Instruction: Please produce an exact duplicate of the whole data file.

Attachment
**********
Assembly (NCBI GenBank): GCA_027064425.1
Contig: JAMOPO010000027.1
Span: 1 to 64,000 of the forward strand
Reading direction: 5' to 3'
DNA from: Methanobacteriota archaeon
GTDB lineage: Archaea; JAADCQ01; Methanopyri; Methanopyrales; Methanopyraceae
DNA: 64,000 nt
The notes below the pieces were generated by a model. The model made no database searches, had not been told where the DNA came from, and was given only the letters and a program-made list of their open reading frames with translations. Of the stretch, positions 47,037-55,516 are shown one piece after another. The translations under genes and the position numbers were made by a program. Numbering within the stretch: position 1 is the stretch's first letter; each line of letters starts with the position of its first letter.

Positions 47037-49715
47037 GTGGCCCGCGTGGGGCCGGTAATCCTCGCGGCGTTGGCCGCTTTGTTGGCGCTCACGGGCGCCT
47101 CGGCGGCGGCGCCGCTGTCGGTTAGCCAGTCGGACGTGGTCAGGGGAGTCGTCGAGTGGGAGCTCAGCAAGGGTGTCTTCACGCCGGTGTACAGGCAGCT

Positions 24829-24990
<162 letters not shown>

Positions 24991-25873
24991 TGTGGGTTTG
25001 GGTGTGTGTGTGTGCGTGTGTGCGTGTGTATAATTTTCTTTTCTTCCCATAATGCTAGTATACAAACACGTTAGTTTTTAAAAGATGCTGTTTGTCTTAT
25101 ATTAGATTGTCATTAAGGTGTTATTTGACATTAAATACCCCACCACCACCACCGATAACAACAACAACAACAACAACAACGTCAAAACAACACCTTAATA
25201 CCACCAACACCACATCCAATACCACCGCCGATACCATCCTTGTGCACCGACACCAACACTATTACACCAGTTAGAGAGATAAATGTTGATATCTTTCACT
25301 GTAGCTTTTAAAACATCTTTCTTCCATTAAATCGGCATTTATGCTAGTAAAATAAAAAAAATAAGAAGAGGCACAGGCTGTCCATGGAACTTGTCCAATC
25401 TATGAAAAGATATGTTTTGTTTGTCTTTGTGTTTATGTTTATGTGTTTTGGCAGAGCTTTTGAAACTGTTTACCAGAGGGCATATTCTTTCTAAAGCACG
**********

Assembly (NCBI GenBank): GCA_027064425.1
Contig: JAMOPO010000027.1
Span: 1 to 64,000 of the forward strand
Reading direction: 5' to 3'
DNA from: Methanobacteriota archaeon
GTDB lineage: Archaea; JAADCQ01; Methanopyri; Methanopyrales; Methanopyraceae
DNA: 64,000 nt
The notes below the pieces were generated by a model. The model made no database searches, had not been told where the DNA came from, and was given only the letters and a program-made list of their open reading frames with translations. Of the stretch, positions 47,037-55,516 are shown one piece after another. The translations under genes and the position numbers were made by a program. Numbering within the stretch: position 1 is the stretch's first letter; each line of letters starts with the position of its first letter.

Positions 47037-49715
47037 GTGGCCCGCGTGGGGCCGGTAATCCTCGCGGCGTTGGCCGCTTTGTTGGCGCTCACGGGCGCCT
47101 CGGCGGCGGCGCCGCTGTCGGTTAGCCAGTCGGACGTGGTCAGGGGAGTCGTCGAGTGGGAGCTCAGCAAGGGTGTCTTCACGCCGGTGTACAGGCAGCT

Positions 24829-24990
<162 letters not shown>

Positions 24991-25873
24991 TGTGGGTTTG
25001 GGTGTGTGTGTGTGCGTGTGTGCGTGTGTATAATTTTCTTTTCTTCCCATAATGCTAGTATACAAACACGTTAGTTTTTAAAAGATGCTGTTTGTCTTAT
25101 ATTAGATTGTCATTAAGGTGTTATTTGACATTAAATACCCCACCACCACCACCGATAACAACAACAACAACAACAACAACGTCAAAACAACACCTTAATA
25201 CCACCAACACCACATCCAATACCACCGCCGATACCATCCTTGTGCACCGACACCAACACTATTACACCAGTTAGAGAGATAAATGTTGATATCTTTCACT
25301 GTAGCTTTTAAAACATCTTTCTTCCATTAAATCGGCATTTATGCTAGTAAAATAAAAAAAATAAGAAGAGGCACAGGCTGTCCATGGAACTTGTCCAATC
25401 TATGAAAAGATATGTTTTGTTTGTCTTTGTGTTTATGTTTATGTGTTTTGGCAGAGCTTTTGAAACTGTTTACCAGAGGGCATATTCTTTCTAAAGCACG